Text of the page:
The two TWR Porsches duly set the fifth- and sixth-fastest times with the quickest of the Ferrari 333 SPs clocking times just over two seconds ahead. Porsche signed an all-star crew to man the two cars, which included the likes of Mario Andretti, Thierry Boutsen, and Hans-Joachim Stuck. The IMSA officials were clearly wary of the performance of the two machines and suspected, rightly as it turned out, that the team had been sand-bagging during the test. They decided to further muzzle the engines and raise the minimum weight by 100 pounds for the race. Back at Weissach, these numbers were crunched and the engineers figured that these changes would add a full four seconds to the lap time. That left the cars with little chance of victory and they were withdrawn from Daytona and also from the Sebring 12 Hours.

The two cars were then shipped to Europe with an eye on potentially running at Le Mans. It was not to be and the cars were placed in a corner of the Weissach factory. For the 1996 season, Porsche focused its works-racing effort on an all-new, 911-based GT1 racer. Effectively a purpose racer as well, it combined the front half of 911 with a mid-engine rear end. In a very fortunate twist of fate, the two WSC machines had been noticed by long-time Porsche privateer Reinhold Joest. He had also sat out Le Mans in 1995, and figured running the as-yet unraced machines would be his ticket back into the race for 1996. Joest was lent the two cars to defend Porsche’s honor. As part of the agreement, Porsche promised that he could keep a car for his collection if it actually won the race.

An elated Reinhold Joest (white shirt at right) on the Le Mans victory platform with his three winning drivers in 1996.

Ahead of the race, Porsche gave Joest Racing some time in the wind tunnel to properly prepare the cars. Both WSC95s were entered, once again manned by a very strong crew. This included Davy Jones, who had previously raced the car as an XJR-14 back in the 1992 IMSA GTP Championship. Meticulously prepared to the legendary Joest Racing standard, the cars were blisteringly quick at what was their official and much-delayed racing debut. The No. 8 car started from pole position, but it was the No. 7 shared by Jones, Alexander Wurz, and Manuel Reuter that came through to take the victory. As it turned out, the car was not only fast, it was also very reliable; the No. 7 TWR Porsche spent a full three minutes less in the pits than any other car that finished the race. For Joest Racing, it was the third overall win at Le Mans, and the winning car made for quite the trophy!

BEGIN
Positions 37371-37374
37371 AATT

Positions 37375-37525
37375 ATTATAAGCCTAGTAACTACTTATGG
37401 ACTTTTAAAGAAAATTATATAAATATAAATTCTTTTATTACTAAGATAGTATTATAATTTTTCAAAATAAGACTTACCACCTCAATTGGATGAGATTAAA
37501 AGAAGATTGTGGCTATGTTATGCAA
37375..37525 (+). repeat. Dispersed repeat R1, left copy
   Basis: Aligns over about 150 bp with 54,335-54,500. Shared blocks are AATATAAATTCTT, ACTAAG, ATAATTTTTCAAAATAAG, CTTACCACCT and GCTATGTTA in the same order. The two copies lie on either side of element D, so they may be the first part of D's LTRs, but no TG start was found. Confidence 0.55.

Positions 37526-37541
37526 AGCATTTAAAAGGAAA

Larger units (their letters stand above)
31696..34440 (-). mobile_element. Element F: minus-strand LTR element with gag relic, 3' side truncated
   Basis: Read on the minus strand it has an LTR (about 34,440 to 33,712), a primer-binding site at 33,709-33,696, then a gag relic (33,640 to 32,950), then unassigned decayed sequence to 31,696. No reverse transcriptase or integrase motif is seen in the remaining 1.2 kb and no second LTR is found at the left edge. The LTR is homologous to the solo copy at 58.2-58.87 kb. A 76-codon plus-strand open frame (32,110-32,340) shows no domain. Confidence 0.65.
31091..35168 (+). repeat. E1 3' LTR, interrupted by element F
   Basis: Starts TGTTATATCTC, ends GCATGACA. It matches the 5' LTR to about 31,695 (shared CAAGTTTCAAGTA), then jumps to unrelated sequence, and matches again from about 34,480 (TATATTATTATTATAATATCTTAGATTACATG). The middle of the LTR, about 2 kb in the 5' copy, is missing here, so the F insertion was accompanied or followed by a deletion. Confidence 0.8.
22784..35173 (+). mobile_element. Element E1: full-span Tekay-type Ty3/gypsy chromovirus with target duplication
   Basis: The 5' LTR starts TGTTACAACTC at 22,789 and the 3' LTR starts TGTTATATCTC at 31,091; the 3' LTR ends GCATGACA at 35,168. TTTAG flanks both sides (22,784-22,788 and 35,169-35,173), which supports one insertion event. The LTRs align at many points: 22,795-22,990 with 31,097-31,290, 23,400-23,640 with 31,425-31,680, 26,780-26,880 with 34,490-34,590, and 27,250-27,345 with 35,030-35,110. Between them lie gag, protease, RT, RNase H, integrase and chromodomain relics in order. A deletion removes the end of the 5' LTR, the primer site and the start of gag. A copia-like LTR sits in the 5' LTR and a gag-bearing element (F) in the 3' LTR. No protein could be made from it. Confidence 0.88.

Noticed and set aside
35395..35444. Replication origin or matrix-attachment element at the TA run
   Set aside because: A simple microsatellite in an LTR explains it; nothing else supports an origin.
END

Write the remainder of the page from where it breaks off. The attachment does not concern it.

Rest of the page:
This was the sole appearance of the car that year, but for 1997, Joest Racing was back at Le Mans with what was now his TWR WSC95. Entrusted to Michele Alboreto, Stefan Johansson, and Tom Kristensen, it started the race from pole position. Where the Porsche works efforts faltered, the 1996 winner soldiered on to become only the fourth car in Le Mans history to take back-to-back victories. Interestingly, one of the other cars on the grid that year was the Nissan R390, which was the latest TWR creation. Later in the year, Joest Racing brought the car back out for a sports-car race at Donington. Johansson shared with Pierluigi Martini to make it three wins in three outings after starting from second.

In 1998, Porsche marked the company’s fiftieth anniversary, and the most suitable celebration would be an outright win at Le Mans. For the occasion, a completely new version of the GT1 car had been created, but little was left to chance, so both WSC cars were entered as well. Comprehensively updated with new bodywork, the cars were now known as the Porsche LMP1/98. Neither played a leading role in the race, which, fortunately, was won by one of the Porsche GT1 cars. Joest Racing’s car was then raced once more, finishing second at the Petit Le Mans race in October of 1998. Still owned by Joest Racing, the two-time Le Mans–winning chassis has since been restored back to the colors and configuration used in 1997.

At the time, it was well known that TWR had been responsible for the development of the WSC95, but just how closely it had been related to the XJR-14 was not. As it later turned out, the very first car was built on a chassis that had already been used as an XJR-14. In this guise, it had won both races in the 1991 World Championship and the 1992 IMSA GTP Championship. Whether Porsche was aware of this, Dowe does not know: “We never made a secret of it, but as it was a composite structure with no damage, it was in as-new condition, which included suspension.” It was certainly in great condition as this chassis (No. 691) would go on to score two outright Le Mans victories in its second guise.